Read full review Pros Until 2018, our Aironets were 1560 series, and each was managed separately. We had about 9 devices, 3-4 per floor, strategically placed on each floor to get a good coverage map over a three-floor environment. Their coverage was greater than expected. With the latest 1852 models we have, they are managed by a controller, and frankly, the coverage is a smaller area, requiring more units. We have worked with support for months and this is the final outcome of all the setting changes - we simply need more devices to cover the same area. None of the models I have used have needed reboots. We usually only reboot the devices annually, and they don't have issues requiring restarts. With the 1560 series, the connection strength was extremely consistent. With the new 1852 model, which is managed by one of the WAPs as a controller, it is supposed to use smart technology to load balance (optional) and determine which of the WAPs is appropriate to connect the requesting device to - great idea - but it does NOT work well. Read full review They are rock solid in terms of reliability (we rarely have to replace them). They are easily managed from the controller. It's easy to push new settings out, like RF profiles, etc... They are fairly easy to install using the included mounting brackets. They seem to be compatible with pretty much everything, although occasionally we will have roaming issues with Apple devices. Read full review Cons On the Mobility Express models, it’s hard to configure all from the GUI, and sometimes the GUI is buggy In Mobility Express, the (virtual) controller is not able to push the right image to the APs. This sometimes results in not joining the APs Some minor issues with firmware Read full review Powering options have been problematic in a few deployment scenarios. Newer APs have very robust power needs that are difficult to provide. Cisco 3800 series APs have failed more frequently than previous models. Read full review Likelihood to Renew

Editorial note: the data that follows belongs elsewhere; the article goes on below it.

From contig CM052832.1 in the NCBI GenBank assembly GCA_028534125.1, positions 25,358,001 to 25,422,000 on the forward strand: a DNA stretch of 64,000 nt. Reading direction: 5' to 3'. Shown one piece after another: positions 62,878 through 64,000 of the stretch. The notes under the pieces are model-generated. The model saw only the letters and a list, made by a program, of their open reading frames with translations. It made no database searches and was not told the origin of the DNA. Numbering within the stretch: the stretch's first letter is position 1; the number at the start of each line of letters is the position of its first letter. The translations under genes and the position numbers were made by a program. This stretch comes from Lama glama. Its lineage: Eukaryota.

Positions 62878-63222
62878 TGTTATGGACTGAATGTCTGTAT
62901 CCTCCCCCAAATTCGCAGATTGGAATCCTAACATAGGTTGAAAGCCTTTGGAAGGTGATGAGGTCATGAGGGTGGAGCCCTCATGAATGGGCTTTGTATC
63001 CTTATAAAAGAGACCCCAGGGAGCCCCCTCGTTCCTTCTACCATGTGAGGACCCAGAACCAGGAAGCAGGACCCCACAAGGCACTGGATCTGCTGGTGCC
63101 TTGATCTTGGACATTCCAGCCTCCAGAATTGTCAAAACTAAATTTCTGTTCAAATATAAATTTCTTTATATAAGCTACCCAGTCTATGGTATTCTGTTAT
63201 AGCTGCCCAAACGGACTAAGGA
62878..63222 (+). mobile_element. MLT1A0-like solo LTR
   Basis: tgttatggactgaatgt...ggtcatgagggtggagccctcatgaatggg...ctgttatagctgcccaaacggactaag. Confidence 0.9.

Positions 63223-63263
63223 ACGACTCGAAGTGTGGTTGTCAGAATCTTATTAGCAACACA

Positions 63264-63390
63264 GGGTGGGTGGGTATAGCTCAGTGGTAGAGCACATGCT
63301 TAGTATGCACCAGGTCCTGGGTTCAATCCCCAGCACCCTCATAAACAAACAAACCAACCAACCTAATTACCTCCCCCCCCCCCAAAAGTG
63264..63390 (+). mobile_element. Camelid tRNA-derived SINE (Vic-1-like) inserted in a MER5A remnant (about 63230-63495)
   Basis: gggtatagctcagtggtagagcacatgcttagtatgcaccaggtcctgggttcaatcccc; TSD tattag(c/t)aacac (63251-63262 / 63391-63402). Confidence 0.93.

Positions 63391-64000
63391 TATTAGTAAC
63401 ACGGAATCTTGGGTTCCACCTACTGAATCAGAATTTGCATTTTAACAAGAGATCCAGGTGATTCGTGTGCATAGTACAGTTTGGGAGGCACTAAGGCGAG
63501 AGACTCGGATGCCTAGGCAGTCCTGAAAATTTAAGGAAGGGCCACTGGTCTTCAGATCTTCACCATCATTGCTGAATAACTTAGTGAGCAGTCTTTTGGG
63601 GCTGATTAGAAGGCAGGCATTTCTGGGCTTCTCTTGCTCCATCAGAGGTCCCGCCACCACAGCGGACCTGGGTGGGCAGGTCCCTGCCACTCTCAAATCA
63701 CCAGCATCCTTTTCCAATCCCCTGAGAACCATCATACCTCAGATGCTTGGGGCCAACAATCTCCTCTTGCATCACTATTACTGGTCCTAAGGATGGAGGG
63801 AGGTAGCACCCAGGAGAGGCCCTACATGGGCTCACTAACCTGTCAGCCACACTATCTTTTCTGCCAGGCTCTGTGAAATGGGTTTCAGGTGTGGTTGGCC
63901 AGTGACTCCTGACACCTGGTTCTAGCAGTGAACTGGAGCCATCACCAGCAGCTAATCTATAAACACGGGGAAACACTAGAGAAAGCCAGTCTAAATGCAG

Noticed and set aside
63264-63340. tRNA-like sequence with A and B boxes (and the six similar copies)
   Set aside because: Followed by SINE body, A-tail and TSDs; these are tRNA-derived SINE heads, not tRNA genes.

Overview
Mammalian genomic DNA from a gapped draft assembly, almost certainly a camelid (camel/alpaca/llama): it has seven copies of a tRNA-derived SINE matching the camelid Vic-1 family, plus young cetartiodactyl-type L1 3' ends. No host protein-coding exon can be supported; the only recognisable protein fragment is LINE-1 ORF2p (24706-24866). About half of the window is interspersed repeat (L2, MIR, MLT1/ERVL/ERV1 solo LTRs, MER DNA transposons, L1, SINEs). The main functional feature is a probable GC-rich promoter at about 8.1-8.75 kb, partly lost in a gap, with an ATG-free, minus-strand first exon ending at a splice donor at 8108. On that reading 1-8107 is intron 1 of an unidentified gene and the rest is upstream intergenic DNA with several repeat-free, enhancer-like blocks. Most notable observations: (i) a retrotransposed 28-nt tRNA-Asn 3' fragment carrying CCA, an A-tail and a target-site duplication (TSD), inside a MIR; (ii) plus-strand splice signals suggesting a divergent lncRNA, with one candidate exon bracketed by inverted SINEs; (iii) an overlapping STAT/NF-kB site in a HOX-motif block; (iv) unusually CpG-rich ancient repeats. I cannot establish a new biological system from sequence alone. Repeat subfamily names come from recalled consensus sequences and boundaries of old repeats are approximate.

If Cisco keeps innovating the feature sets on the next 1800 models, I would definitely try it out to improve the experience of my users and to keep them on the latest technologies